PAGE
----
A Shocking Look At Your Finances That Will Change Your Life

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asset allocationI was pondering my asset allocations the other day and noticed that I wasn’t fully accounting for all of my assets. I know, not the most exciting revelation, but it can have a profound impact on your finances.

See, when I was considering my asset allocation and risk tolerance I was only considering my investments. That was a problem I needed to fix quickly. Why?

Managing risk is a very important part of mastering your finances. If you’ve properly allocated your assets based on your risk tolerance, you’re much less likely to take a loss when investments turn south over the short term. But, first, what is an asset allocation exactly?

Asset allocation is the distribution of your assets across different types of investments. The concept behind asset allocation is spreading our your assets to match the amount of risk you’re willing to take to get a range of returns on your investments. Asset allocation is most commonly referred to when you’re dealing with paper investments, such as stocks, bonds and other paper asset classes.

How Asset Allocation Can Change How You Look At Your Finances Forever

If you tweak this definition just a bit, you can see your asset allocation based on all of the assets you own. This was exactly the exercise I needed to perform to make sure my assets matched my risk tolerance. The results may shock you and cause you to reconsider how you’re allocating your money.

How To See Your Total Asset Allocation

For the purposes of this exercise, you’ll need a list of all of your assets and their values. For any assets that you have loans on, you’ll also need how much you owe on them as well. List all of your assets you own free and clear. Next, for assets you owe someone money on, list the amount of equity you have in each asset (which is the asset value less the amount you owe against it).

Group like items, such as cars, real estate, cash, bonds, stocks, etc. Now figure out how much each class of assets is a percentage of your total assets. Are the results shocking?

What I Learned From This Exercise

I found out that my overall asset allocation is a lot more conservative than I had hoped for. I keep my paper investments at a ratio of about 90% stocks and 10% bonds. However, once you throw in the fact that we have cash, cars and real estate, our stocks and bonds are a much smaller amount of our total asset allocation.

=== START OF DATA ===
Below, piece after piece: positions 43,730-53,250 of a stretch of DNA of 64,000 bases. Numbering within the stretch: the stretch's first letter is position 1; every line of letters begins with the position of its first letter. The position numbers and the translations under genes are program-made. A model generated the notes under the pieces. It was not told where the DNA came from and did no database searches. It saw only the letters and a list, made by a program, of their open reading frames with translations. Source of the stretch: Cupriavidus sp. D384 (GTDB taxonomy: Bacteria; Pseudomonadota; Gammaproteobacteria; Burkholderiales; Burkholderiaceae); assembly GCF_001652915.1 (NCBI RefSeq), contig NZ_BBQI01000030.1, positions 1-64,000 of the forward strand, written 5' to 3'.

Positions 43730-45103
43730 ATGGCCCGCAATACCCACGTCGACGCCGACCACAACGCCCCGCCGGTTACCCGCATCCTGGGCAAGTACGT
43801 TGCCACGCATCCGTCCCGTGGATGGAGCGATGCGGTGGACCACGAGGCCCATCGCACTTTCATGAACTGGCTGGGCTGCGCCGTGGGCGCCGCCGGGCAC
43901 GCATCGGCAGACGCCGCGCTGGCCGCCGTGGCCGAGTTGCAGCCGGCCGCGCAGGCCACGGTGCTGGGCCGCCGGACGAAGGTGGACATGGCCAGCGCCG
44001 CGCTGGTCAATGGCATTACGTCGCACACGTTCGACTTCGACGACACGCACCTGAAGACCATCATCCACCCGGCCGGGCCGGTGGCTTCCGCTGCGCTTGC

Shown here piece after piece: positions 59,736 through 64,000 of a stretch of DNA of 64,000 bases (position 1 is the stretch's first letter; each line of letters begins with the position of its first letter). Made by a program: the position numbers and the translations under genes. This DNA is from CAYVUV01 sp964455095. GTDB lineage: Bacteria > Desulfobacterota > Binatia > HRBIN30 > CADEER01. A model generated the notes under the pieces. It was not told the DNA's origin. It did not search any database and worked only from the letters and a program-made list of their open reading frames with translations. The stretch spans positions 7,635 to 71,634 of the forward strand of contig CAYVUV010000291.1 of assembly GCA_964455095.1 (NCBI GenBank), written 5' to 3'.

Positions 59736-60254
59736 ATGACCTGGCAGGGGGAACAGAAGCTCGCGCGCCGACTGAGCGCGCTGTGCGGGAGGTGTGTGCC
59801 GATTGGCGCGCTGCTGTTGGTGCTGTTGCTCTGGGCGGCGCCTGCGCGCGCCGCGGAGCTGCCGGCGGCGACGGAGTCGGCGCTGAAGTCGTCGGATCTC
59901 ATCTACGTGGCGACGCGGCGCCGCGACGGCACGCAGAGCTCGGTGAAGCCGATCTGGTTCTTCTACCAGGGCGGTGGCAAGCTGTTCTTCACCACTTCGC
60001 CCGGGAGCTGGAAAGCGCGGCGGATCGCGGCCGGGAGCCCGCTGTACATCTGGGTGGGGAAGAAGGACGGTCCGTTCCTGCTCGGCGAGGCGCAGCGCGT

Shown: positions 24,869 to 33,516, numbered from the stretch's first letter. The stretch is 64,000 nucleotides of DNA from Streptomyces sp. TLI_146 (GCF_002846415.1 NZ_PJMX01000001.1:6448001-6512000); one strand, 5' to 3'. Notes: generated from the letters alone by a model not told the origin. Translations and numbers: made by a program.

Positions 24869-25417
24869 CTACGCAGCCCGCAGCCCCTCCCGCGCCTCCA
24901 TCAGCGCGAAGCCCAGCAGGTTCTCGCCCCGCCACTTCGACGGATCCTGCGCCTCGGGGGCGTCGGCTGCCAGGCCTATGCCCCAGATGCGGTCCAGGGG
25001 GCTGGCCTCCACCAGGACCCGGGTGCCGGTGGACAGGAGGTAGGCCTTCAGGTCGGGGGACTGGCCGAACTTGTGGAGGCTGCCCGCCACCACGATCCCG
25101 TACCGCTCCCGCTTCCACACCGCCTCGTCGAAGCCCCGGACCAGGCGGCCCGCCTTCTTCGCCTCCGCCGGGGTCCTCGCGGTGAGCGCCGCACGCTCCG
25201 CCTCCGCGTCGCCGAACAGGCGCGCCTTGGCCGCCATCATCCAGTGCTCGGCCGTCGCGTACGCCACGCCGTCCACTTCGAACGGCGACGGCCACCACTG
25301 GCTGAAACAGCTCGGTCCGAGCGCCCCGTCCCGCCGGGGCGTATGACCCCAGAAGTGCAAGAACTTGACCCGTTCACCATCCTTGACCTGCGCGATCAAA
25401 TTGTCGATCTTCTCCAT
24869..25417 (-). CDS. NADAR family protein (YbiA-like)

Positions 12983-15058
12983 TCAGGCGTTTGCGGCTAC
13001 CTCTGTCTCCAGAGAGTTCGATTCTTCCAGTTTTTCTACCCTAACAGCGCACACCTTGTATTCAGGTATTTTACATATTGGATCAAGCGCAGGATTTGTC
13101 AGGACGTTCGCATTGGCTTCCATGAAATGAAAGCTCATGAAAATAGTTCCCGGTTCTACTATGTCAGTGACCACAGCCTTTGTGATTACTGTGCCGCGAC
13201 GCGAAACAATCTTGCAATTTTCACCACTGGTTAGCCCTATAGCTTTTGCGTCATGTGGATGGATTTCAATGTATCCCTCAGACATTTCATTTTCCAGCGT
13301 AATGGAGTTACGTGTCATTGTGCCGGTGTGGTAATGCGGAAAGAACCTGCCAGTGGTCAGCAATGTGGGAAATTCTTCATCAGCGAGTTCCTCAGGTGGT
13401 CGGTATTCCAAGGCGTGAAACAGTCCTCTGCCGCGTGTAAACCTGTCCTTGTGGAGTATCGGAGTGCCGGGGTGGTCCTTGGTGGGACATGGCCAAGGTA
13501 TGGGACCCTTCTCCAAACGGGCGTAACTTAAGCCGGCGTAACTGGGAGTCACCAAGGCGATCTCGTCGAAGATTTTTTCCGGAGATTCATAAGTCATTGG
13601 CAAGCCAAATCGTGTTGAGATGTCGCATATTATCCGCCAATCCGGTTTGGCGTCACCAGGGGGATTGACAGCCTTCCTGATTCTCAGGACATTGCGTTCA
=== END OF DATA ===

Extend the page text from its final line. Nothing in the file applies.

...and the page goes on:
After I gave it some thought, it did make sense that a large portion of my assets is the equity in my house and our rental townhouse. I just never realized that it would push our stocks and bonds down so far on our list.

It was a bit of a shock to realize that our cars were a meaningful chunk of our asset allocation, too. It was a bit depressing though since I know my cars will continue to lose value.

What You Can Take Away From This Exercise

If you were shocked to see that your cars were a huge part of your asset allocation, maybe you’ll decide to sell your car and buy a quality used car instead of the luxury SUV you currently drive. If you were amazed by how much cash you had as part of your asset allocation, maybe you’ll invest a bit more in stocks, bonds or real estate.

If real estate was too big for your comfort, maybe you’ll downsize your house or sell a rental property. Keep in mind your asset allocation should match your overall risk tolerance.

I want to hear about what shocked you most about your total asset allocation! Let me know in the comments down below!

Photo by: blprnt_van Text added by: Lance Cothern

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About Lance Cothern

Lance Cothern, a Certified Public Accountant (CPA) licensed in the Commonwealth of Virginia, is the founder of Money Manifesto. You can read more about him here or connect with him on Facebook, Twitter, Google+ or Pinterest.

Comments

  1. Eggs in one basket etc
    No wonder so many people end up being property rich and cash poor in their old age
    Good to see the topic of asset allocation being raised

  2. Because I rent in a public transit city, my assets are very easy to account for.

  3. My investments are in a lot of equities and sometimes this is a concern for me. I don’t like to include my home value in my net worth, but if I include a low estimate, then it provides a bit more of a varied asset allocation. Don’t you think including vehicle values is a bit risky since they depreciate so fast?

    • I think as long as you update it regularly it shows an accurate assessment of your current situation. If I sold my car today, I just updated my value less than a week ago, so I’d be fine. However, if you only update once a year or every couple years it could be pretty risky if you have expensive cars.

  4. For years, a couple of people pestered me that I should focus all my efforts on paying off the mortgage. I was inarticulate in trying to explain that I had other irons in the fire and financial diversity. I wish I’d just explained about asset allocation.

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